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Iran nuclear talks may take place in mid-November

By the CNN Wire Staff
Iranian foreign minister Manouchehr Mottaki speaks on Oct 9 during a press conference in Iran.
Iranian foreign minister Manouchehr Mottaki speaks on Oct 9 during a press conference in Iran.
  • Iran's foreign minister says November 15 has been suggested, news agencies report
  • Iran will meet with six world powers about its nuclear program
  • The talks have been stalled for a year

(CNN) -- Iran's foreign minister said nuclear talks with world powers could take place in mid-November, Iranian news agencies said Saturday.

Manouchehr Mottaki, in Brussels, Belgium for a meeting, said November 15 has been suggested for Iran's meeting with the five permanent members of the U.N. Security Council -- the United States, Britain, France, China, and Russia -- and Germany. Collectively, the group is known as the P5 plus one.

"Both sides are now working on confirming it and agreeing on the location for the talks," Mottaki said, according to the semi-official Mehr News Agency.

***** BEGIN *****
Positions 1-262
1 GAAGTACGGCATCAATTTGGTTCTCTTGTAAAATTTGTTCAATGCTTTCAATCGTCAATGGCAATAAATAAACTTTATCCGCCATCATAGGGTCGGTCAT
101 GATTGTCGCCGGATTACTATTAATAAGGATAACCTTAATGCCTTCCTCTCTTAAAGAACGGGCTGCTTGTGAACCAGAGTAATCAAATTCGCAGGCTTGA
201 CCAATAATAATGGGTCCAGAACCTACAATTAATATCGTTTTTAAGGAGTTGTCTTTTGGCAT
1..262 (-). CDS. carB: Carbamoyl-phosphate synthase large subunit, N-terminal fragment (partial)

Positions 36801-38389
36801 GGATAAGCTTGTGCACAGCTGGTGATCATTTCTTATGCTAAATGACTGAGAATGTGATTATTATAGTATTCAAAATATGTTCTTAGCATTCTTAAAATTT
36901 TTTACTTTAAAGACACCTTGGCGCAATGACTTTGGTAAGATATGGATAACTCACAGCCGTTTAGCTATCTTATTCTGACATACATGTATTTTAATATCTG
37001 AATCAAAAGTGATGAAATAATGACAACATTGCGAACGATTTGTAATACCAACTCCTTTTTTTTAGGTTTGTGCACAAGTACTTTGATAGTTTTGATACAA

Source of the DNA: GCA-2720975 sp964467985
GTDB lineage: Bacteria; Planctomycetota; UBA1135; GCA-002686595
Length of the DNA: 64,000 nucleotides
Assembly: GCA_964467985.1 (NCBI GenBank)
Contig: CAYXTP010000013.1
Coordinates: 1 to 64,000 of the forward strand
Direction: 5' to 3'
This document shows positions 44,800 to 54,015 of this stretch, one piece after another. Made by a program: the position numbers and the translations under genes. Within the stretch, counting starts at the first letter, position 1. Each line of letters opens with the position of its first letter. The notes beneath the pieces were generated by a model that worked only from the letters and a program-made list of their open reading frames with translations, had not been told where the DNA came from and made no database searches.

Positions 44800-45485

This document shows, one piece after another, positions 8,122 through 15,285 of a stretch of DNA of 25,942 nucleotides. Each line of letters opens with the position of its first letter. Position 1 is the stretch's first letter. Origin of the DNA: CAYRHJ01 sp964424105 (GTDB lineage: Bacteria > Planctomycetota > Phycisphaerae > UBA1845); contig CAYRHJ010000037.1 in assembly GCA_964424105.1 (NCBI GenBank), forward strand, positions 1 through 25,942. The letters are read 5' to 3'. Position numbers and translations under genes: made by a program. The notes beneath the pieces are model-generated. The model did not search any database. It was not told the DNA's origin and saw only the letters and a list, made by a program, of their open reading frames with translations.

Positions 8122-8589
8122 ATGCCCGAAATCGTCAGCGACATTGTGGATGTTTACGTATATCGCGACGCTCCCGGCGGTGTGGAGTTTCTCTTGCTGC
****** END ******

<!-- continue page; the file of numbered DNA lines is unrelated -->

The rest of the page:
Meanwhile, Iran delayed the start-up of its Bushehr nuclear plant because of technical problems, the official Islamic Republic News Agency said.

Mohammad Ahmadian, deputy director of the Atomic Energy Organization, said a leak in a pool in the middle of the reactor has been repaired but the plant will not be functional for another month, IRNA reported.

The Bushehr plant was opened on August 21 when engineers loaded 163 fuel rods into the reactor under the supervision of the IAEA. It is expected to produce 1,000 megawatts of electricity once all the fuel rods are loaded into the core of the reactor.

The United States and other world powers fear Iran is developing a nuclear program for military purposes. Iran denies those allegations.

Nuclear talks between Iran and the six powers have been stalled since October 1, 2009, when the two groups met in Geneva.

At that meeting, an short-lived fuel swap deal provided Iran with fuel for its research medical reactor in exchange for sending most of its enriched uranium out of the country.

But after initially accepting the deal, Iran backed out. During talks in May with Turkey and Brazil, Iran signaled it was willing to reconsider under modified terms.

Last month, Iranian President Mahmoud Ahmadinejad said an Iranian representative would meet with the P5 plus one group.

Yukiya Amano, the head of the United Nations nuclear watchdog has said that Iran has been cooperating somewhat with the agency but still has not provided information about possible military uses of its nuclear program.